1865 Novel by African American Woman
"The Curse of Caste, or The Slave Bride," a novel about a mixed-race
relationship and a light-skinned young woman who passes for white, made its
debut as a serialized story in the Christian Recorder. The author
was Julia C. Collins, a free black woman from Williamsport.
novel, Collins--a published essayist and teacher--wove an intricate story of
love and romance centered around Claire Neville, the daughter of a Louisiana
slave who began a relationship with the man that owned her. Claire's
mother died giving birth to her and her father fled the country in the face of
social taboos against mixed-race and owner-slave relationships. Claire,
who is very light-skinned, is unaware of her slave heritage and ends up as a
young governess in a wealthy household, where she finds love and romance with a
visiting French count.
Collins died before finishing the novel, and the fate of Claire and the count,
who, in the last published installment, had just discovered her past, remains
unknown. Two possible endings--one happy and one sad--have been created by
modern editors, who are republishing the novel with Oxford University Press.
Though not significant by modern literary standards, "The Curse of Caste" is
important because it is one of the earliest novels by an African American woman.
Collins, writing sometimes from Williamsport and sometimes from the Susquehanna
River village of Owego, New York, published several essays in The Christian
Recorder. "School Teaching," an essay drawn from her experience as a
teacher, was published in The Christian Recorder on May 7, 1864.
"Intelligent Women," written from Williamsport, appeared on June 4, 1864.
"Originality of Ideas" was published on December 10, 1864. Her essay
"Memory and Imagination" appeared in the January 28, 1865 edition.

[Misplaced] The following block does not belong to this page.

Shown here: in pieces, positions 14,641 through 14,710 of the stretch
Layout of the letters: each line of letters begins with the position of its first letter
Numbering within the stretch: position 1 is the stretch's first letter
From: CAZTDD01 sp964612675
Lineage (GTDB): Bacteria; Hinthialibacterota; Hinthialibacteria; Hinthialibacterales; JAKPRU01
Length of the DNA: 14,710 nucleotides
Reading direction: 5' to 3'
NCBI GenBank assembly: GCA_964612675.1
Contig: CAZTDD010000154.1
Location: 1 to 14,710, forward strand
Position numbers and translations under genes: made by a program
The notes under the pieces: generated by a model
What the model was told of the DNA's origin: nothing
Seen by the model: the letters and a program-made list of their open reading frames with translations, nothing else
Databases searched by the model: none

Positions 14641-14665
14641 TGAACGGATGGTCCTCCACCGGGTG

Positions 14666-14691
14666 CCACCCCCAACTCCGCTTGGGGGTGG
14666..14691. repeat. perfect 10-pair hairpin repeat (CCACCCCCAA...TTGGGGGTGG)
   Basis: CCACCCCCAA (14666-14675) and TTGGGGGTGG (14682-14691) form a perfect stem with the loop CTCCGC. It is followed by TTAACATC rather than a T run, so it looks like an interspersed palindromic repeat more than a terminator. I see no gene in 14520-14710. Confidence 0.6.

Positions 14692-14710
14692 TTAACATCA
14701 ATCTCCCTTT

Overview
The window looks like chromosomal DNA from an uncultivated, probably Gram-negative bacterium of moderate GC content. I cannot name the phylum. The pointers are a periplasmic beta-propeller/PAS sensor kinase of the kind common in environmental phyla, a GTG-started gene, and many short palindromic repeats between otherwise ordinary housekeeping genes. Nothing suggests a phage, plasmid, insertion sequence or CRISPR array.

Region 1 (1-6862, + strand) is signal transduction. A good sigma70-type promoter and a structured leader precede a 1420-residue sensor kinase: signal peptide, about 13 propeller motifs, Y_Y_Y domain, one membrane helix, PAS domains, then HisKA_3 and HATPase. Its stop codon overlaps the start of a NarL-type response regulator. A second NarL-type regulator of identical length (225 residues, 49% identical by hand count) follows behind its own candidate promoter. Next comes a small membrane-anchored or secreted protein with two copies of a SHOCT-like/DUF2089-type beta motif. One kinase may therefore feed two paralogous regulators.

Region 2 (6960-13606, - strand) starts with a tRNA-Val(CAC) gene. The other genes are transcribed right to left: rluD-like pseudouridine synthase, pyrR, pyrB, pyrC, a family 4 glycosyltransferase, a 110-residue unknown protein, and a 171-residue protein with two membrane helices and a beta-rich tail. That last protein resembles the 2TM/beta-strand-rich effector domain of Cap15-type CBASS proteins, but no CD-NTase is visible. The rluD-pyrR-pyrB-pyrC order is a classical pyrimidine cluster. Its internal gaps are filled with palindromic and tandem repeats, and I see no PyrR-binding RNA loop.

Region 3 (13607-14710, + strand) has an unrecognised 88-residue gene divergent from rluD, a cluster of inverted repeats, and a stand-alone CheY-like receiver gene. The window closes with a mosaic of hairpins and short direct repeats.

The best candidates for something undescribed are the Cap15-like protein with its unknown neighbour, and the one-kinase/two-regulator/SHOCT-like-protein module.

On February 18, 1865, The Christian Recorder
promised "Something New and Good for our Readers," and published a short teaser
about a forthcoming "narrative on The Curse of the Caste," to be written
by "Mrs. Julia C. Collins, now of Williamsport, Pennsylvania." The
Christian Recorder introduced the novel in its February 25, 1865 edition.
Notice. We respectfully invite the careful attention of our readers to Mrs. Collins' first article, entitled, "the Curse of Caste; or, the Narrative of a Slave-Bride." The story is one of great depth and thrilling interest - bespeaking a rare genius and powerful intellect in the happy writer. We are sure it will meet with much approbation, and cause an increased demand for our paper. So be it.
Installments appeared weekly, developing a good
following among the newspaper's readers. Installment 31, "Strange Events,"
was published on September 23, the last to be seen in print. In its
September 30, 1865 edition, The Christian Recorder reported:
We are sorry to inform our numerous readers that we received a letter, informing us of the illness of our correspondent of "Curse of Caste, of Slave Bride" notoriety. We hope that her sickness is not unto death. We look forward to a speedy return of health and the continuation of her beautiful story.